Motivation: Dislocation

**Warning: This blog post contains pictures and descriptions which some may find disturbing. Others will laugh. Some won’t see what the big deal is. Any which way – you’ve been warned.**

I’ve never encountered a situation as an actor where I’ve had to ask myself, “Should we stop the show for this?” That is, until a fateful day at the end of February 2011…

We were scheduled to perform Mozart! (I’ve posted before about the production, a collaboration between Know Theatre and the Cincinnati Symphony, so I’ll save you on all the details about the show itself) once again at the end of the year’s shortest month and the remount wouldn’t be without new challenges. Our original Wolfgang, Joshua Murphy, had recently accepted an offer to do a show in upstate New York and would be unavailable for the sophomore performance. After a grueling and intensive search for a new Mozart, nearly culminating in a reality show competition that would have been been carried by Fox*, the decision was made that there was only one person who could dawn the green jacket of the child prodigy: Artistic Director Eric Vosmeier.

*This statement is false. At no time were we close to obtaining a television series on Fox. It was NBC.**

**This statement is also incorrect.

So with Eric on board and some musical changes to the show properly adjusted, we found ourselves once again on stage at majestic Music Hall. The performance was going swimmingly until our second montage of the show, wherein Mozart writes his Linz Symphony. This montage, originally set to the Rondo Alla Turca, was now set to Symphony #40 – a change in music that required a change in staging. The blocking now saw me following behind Eric as he flung pieces of musical staff paper into the air and I desperately tried to catch them. The first three papers gently glided within reach, easily snatched from flight, but on the fourth paper toss unpredictability and chaos took hold. As I shot my hand out to grab the sheet music it took a hairpin turn towards the front of the stage. I corrected course and leaned forward to catch the paper and prevent it from flying into the audience but this drastic change in my center of gravity proved to be too much; I fell forward and lowered my left hand to catch myself from falling. Instead of landing with my palm flat to the stage (the correct method of supporting one’s own bodyweight) I instead hit the stage with the full force driving my middle finger into the floor. The resulting action produced the following injury:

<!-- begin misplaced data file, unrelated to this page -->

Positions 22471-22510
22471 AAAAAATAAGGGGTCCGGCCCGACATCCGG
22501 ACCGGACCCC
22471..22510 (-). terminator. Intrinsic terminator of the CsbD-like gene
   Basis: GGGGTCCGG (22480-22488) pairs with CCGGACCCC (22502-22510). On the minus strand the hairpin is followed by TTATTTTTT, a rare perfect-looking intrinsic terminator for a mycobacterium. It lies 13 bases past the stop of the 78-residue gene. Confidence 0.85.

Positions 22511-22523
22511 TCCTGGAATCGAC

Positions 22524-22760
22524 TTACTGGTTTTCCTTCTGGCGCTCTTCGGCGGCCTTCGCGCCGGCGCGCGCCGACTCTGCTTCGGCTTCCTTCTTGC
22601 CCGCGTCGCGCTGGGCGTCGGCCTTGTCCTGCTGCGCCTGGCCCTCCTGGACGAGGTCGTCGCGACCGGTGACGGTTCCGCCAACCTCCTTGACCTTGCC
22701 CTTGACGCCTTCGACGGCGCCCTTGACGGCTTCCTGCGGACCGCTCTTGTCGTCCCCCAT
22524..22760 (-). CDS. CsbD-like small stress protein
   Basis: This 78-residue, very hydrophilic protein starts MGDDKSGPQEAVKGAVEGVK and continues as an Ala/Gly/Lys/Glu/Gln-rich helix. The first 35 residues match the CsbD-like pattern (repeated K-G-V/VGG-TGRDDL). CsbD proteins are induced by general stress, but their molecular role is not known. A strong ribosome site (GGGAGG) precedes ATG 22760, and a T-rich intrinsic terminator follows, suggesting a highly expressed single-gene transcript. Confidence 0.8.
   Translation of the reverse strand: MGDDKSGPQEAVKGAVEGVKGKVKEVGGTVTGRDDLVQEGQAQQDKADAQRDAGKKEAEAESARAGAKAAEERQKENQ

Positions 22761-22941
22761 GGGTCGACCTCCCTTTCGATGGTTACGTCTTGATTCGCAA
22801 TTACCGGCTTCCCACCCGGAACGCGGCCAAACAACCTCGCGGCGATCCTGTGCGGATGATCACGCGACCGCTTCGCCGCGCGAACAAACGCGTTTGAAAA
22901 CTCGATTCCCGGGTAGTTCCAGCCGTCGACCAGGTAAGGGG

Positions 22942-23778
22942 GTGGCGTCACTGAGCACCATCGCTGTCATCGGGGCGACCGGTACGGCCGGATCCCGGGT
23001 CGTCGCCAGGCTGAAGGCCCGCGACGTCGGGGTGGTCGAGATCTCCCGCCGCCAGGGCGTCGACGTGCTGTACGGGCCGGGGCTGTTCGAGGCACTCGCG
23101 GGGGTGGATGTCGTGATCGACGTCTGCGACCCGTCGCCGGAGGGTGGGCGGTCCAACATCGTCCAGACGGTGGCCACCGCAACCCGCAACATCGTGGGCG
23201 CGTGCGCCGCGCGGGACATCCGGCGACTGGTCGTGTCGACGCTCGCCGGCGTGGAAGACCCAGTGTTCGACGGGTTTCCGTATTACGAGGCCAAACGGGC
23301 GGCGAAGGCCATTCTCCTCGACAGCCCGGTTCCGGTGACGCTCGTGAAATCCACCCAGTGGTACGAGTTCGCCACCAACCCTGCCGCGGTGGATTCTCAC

As you can see the upper section of my finger had been driven over top of the lower section. It’s like if your neighbor tried to park his car in your garage when your car was already in there – there’s nowhere to go but up and over. I immediately realized something was wrong but it wasn’t until getting offstage that I realized how distorted my finger looked.

“I think I broke my finger.” I said to Eric, managing to keep pretty cool as a the group of high school chorus members stood by awaiting their entrance.

“What?” Eric replied, appropriately confused about how I might have done such a thing.

“I think I broke my finger.”

“What do you want to do? Do we need to stop the show?”

“No, let’s just keep going.”

And keep going we did. In all honesty, it didn’t really hurt. It wasn’t painful so much as it was uncomfortable and stomach churning. When a body part all of a sudden loses the ability to be moved it causes some panic. I tried to save the panicking (and accompanying swearing) for when I was offstage, and looking at the following post-injury photos from the show you can tell I did a pretty good job:

Note the hand in the pocket

Note how MJ is holding my wrist instead of my hand

I tried to keep my hand in my pocket as much as possible, and thankfully Eric and MJ were aware enough of the injury that choreography at the end of the production didn’t cause any further pain or discomfort.

After finishing the show it was off the to hospital to have them examine the finger, which turns out wasn’t actually broken – just severely dislocated. After some local anesthetic was applied my finger was popped back into place and splinted for about a week. A month out from the injury and my finger is pretty much back to normal and I’ve got a great little story to tell.

I hope no one throws up while reading this…


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